}
```
To compile the example with the "ibv" UPC network use
```console
$ upcc -network=ibv -o hello.upc.x hello.upc
```
To run the example with 5 threads issue
```console
$ upcrun -n 5 ./hello.upc.x
```
To run the example on two compute nodes using all 48 cores, with 48 threads, issue (on Anselm compute on 32 cores)
```console
$ qsub -I -q qprod -A PROJECT_ID -l select=2:ncpus=24
$ module add bupc
$ upcrun -n 48 ./hello.upc.x
```
For more information see the man pages.
## Java
For information how to use Java (runtime and/or compiler), please read the [Java page](java/).
## NVIDIA CUDA
For information how to work with NVIDIA CUDA, please read the [NVIDIA CUDA page](../anselm/software/nvidia-cuda/).
......@@ -43,7 +43,7 @@ Some notable Scalasca options are:
* **-e &lt;directory> Specify a directory to save the collected data to. By default, Scalasca saves the data to a directory with prefix scorep\_, followed by name of the executable and launch configuration.**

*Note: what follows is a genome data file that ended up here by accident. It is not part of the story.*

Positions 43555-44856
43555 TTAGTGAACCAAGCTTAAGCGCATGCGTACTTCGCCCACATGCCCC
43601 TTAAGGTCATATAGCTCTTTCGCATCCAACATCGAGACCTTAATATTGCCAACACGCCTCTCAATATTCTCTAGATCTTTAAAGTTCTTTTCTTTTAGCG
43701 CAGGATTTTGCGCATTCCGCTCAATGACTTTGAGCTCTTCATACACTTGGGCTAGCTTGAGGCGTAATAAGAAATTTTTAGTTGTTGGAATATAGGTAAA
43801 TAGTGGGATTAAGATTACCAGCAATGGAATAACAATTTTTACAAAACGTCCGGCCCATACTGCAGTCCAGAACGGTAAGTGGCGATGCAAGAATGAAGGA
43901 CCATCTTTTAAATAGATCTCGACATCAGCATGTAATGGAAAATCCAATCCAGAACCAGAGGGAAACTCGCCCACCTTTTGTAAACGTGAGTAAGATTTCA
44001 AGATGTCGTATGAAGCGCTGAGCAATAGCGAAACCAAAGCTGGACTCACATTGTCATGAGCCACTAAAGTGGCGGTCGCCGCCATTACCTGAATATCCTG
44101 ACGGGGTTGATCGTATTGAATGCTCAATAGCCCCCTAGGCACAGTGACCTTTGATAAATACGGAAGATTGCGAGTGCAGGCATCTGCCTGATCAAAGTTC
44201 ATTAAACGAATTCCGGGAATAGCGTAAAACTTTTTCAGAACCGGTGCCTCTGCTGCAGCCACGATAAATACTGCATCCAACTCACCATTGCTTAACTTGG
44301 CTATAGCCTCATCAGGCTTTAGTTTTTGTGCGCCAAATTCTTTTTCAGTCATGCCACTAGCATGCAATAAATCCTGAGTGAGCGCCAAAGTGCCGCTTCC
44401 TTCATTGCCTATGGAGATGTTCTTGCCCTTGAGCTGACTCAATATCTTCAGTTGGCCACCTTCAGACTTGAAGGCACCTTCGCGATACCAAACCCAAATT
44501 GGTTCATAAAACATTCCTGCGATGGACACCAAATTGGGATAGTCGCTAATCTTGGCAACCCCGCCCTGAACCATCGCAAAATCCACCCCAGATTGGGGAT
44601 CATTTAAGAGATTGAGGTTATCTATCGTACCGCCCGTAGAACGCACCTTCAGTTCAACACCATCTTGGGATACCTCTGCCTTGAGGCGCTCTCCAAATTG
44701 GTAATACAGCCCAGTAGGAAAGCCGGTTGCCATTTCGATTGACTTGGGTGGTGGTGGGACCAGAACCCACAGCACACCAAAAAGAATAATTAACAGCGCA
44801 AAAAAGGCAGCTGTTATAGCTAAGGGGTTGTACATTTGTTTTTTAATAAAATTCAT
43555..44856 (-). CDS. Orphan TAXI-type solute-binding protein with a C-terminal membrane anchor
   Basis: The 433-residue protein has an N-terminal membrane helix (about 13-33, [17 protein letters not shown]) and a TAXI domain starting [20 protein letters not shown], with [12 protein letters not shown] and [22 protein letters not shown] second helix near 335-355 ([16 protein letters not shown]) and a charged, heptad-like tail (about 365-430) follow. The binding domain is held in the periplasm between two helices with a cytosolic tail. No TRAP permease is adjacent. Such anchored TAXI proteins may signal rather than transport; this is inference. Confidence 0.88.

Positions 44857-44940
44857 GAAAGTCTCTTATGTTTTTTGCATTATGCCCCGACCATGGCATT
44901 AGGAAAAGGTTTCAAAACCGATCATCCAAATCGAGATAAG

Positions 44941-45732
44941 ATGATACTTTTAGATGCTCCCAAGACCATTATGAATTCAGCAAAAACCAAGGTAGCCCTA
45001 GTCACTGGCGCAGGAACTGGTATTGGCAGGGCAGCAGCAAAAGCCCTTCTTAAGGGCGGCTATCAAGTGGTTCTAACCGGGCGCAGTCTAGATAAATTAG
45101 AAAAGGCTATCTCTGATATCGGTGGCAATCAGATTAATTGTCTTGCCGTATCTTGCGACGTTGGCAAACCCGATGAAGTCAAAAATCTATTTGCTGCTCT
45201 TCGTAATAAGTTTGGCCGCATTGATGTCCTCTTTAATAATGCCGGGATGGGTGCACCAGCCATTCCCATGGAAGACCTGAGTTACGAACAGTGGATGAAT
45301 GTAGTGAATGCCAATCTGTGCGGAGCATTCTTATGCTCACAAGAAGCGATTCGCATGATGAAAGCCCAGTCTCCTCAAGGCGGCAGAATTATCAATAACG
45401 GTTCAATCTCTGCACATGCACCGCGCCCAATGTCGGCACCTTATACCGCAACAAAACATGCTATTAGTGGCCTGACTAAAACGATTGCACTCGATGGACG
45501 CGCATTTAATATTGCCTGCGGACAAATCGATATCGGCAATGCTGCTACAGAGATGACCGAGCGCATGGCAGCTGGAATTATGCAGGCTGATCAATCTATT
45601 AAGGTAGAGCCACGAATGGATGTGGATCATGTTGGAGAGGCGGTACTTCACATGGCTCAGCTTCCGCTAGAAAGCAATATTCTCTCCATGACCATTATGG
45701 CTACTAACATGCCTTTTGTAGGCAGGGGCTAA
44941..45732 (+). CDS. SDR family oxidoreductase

!!! note
Scalasca can generate a huge amount of data, especially if tracing is enabled. Please consider saving the data to a [scratch directory](../../storage/storage/).
Scalasca can generate a huge amount of data, especially if tracing is enabled. Please consider saving the data to a [scratch directory](../../salomon/storage/).
### Analysis of Reports
......
......@@ -4,10 +4,10 @@ IDB is no longer available since Intel Parallel Studio 2015
## Debugging Serial Applications
The intel debugger version 13.0 is available, via module intel. The debugger works for applications compiled with C and C++ compiler and the ifort fortran 77/90/95 compiler. The debugger provides java GUI environment. Use [X display](../../../general/accessing-the-clusters/graphical-user-interface/x-window-system/) for running the GUI.